Based on the provisions in Experian Connect's Terms and Conditions between Experian and your company, Experian will rely on your company's certification that credit reports will not be requested unless done so in compliance with Vermont and all other applicable law.
The Vermont statute above is provided to you with the intention of increasing awareness of your responsibilities under VT2480e(b) only. The notice is not meant to be an exhaustive representation of all Vermont laws affecting credit report users nor of your obligations under such laws. In short, it is not intended to provide you with, nor shall it be construed as, legal advice regarding Vermont law.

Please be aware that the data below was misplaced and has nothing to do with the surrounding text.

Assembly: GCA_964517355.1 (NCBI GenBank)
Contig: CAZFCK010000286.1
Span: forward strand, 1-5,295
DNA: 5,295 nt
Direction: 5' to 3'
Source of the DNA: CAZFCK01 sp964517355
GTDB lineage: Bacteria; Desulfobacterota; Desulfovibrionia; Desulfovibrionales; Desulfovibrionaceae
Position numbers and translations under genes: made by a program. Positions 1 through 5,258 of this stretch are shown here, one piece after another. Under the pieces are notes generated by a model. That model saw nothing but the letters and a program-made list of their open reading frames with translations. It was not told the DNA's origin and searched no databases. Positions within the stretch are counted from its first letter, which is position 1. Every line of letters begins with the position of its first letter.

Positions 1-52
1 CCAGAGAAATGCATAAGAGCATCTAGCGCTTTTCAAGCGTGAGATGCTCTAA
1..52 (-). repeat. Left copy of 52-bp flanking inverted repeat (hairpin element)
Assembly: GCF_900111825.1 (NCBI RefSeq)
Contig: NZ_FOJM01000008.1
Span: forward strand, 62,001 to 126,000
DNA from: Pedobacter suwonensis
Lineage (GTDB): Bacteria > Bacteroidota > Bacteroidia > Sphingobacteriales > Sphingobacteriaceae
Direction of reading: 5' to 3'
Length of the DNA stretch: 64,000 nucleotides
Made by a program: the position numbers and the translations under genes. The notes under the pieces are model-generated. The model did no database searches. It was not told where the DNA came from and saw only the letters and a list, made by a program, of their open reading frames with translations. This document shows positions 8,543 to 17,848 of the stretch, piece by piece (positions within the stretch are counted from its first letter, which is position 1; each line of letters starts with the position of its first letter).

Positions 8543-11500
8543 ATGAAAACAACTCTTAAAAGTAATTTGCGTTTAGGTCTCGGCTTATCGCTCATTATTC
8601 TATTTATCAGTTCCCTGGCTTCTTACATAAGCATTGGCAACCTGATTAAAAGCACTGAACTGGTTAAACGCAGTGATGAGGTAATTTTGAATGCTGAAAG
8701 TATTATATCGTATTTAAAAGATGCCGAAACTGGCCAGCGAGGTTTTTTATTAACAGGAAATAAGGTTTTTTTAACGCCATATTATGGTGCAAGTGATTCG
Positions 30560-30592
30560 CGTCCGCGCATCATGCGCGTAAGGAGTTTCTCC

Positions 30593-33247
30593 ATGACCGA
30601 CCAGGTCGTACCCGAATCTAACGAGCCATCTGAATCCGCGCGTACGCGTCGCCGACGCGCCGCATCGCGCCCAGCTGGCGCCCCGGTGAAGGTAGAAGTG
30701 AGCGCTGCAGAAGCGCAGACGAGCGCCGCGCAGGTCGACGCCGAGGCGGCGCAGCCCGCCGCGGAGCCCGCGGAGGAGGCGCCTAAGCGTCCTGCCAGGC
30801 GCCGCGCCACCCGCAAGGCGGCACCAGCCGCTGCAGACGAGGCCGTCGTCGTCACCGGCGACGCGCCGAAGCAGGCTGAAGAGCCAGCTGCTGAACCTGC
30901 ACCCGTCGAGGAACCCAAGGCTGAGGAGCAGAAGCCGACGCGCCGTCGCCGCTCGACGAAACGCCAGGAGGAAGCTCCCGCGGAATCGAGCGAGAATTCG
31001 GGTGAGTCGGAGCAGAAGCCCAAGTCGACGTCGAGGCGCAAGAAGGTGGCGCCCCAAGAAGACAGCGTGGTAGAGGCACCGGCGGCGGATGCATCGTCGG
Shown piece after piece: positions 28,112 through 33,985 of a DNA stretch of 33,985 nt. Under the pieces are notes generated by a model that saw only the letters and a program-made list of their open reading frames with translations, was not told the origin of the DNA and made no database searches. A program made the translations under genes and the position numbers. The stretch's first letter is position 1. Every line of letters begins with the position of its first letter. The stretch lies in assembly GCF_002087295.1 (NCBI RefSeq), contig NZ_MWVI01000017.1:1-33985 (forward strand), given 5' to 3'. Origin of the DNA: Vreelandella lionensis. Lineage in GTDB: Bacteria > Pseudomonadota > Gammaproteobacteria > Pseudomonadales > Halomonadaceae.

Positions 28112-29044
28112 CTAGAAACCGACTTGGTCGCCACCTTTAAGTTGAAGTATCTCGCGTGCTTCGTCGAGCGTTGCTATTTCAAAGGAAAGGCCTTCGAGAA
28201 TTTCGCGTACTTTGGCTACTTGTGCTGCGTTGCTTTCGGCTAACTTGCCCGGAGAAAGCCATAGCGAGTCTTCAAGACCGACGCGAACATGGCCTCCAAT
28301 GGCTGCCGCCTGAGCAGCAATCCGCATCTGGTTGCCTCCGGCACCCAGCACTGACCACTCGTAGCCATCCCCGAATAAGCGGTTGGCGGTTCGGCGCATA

Should you have any questions about your or your institution's specific obligations under the FCRA or any related state law, we ask that you consult with your own legal counsel.
California law requires that consumer credit reporting agencies, such as Experian, communicate to all its users and data furnishers their obligations under Title 1.6 California Consumer Credit Reporting Agencies Act.
Provided below is an extract of the Act. Please note that federal law may pre-empt state regulations. We strongly encourage you to review the entire statute closely with your legal counsel. A copy of the statute may be found at www.sen.ca.gov.
This communication is not intended to provide legal advice or counsel you in regards to your obligations under the law. If you have any questions pertaining to your obligations under California law, or any other state or federal regulation, we ask that you consult with your own legal counsel.